Did you wake up this morning thinking that what you really need is a new, hard-to-navigate news app for your iPhone or iPad? Then you’re in luck: Reuters has announced just that. It’s called “Reuters,” and it mixes the seriousness of news with the fun of frustrating gestures.
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A wonderful new news app from Reuters kicks off this week’s must-have apps list, providing you with an “unprecedented photography experience” that allows you to immerse yourself in the biggest news stories from around the world. Also included in the roundup is a terrific app for making mobile websites from your iPhone, a new weather app, and more.
Reuters’ new iPad app is called The Wider Image, and it’s dedicated to showing off the news agency’s photographs. It’s free, and if you want to spend the next few hours lost in amazing photojournalism from around the world, whilst learning a bit about that same world, then go download it now.
Sources familiar with Apple’s plans have revealed to Reuters that the company’s “iPhone 5’ will launch with a smaller, 19-pin dock connector that will make room for a headphone jack on the bottom of the device. The move will mean that existing iPhone accessories — which use Apple’s existing 30-pin connector — won’t be compatible with the new handset.
Cult of Mac’s reviews editor Charlie Sorrel and I have a bet going on whether or not the iPad 3 will have LTE.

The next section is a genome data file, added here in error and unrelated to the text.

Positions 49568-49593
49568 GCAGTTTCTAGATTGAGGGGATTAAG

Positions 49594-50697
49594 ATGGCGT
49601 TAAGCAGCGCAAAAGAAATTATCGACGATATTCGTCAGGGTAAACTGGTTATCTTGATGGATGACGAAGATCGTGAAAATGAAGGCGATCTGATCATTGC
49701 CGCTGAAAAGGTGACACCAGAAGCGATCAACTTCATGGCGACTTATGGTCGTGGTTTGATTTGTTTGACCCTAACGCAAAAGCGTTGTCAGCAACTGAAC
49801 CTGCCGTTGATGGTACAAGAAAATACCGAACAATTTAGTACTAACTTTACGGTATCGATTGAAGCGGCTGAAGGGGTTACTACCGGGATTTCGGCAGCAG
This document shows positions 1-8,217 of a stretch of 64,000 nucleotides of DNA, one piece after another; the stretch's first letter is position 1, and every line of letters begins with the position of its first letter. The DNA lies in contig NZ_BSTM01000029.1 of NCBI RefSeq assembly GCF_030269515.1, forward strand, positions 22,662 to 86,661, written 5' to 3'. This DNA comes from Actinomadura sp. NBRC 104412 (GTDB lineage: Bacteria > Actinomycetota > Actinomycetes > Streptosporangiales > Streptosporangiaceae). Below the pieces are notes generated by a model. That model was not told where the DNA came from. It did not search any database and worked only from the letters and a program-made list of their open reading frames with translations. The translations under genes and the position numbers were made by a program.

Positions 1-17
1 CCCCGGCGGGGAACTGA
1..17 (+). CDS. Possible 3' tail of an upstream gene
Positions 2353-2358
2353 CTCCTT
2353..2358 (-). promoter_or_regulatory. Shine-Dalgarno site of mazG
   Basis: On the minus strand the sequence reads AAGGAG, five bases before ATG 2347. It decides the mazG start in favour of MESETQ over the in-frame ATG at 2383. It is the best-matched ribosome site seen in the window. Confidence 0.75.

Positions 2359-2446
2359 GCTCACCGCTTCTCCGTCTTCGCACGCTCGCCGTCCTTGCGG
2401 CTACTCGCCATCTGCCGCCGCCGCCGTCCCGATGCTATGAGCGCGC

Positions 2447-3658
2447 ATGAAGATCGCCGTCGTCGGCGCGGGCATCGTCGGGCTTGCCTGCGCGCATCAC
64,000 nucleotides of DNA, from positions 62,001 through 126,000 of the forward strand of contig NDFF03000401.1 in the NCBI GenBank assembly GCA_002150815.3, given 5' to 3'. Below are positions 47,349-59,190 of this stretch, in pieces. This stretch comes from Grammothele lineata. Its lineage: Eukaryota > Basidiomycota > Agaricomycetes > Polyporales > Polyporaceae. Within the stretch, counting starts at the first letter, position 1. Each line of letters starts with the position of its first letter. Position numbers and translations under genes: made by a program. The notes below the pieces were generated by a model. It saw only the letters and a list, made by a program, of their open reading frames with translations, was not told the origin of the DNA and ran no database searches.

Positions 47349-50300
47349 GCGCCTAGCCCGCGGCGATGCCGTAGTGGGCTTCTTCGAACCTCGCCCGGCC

I figure Apple’s got to see the impact of LTE on their iOS devices sometime, and the iPad is the perfect launch platform for it: they can sell the functionality as optional and at a premium, as they do 3G, making sure a minimum number of people get burned by a lack of LTE deployment in their area (and falling back on HSPA+ when LTE isn’t around)…. all the while the iPad 3’s biggery battery mitigates 4G power management issues.
Charlie thinks that argument’s stupid, and LTE’s far too immature to deploy. At stake is a solid buck, or half Charlie’s monthly salary, so tensions are high as the iPad 3 announcement lurches closer and closer on the calendar.
The latest report suggest that buck could very well be mine.
We received some interesting insight into the contentious courtroom war between Apple and Samsung, thanks to a technical slip-up from the U.S. District Court in charge of the patent-infringement case. What was revealed appears more intriguing than the actual ruling denying Apple’s attempt to quickly block U.S. sales of Samsung’s Galaxy phone and tablet. Not so well hidden behind sloppy redaction was Apple’s own internal analysis finding Samsung’s devices would steal more Android than iOS users.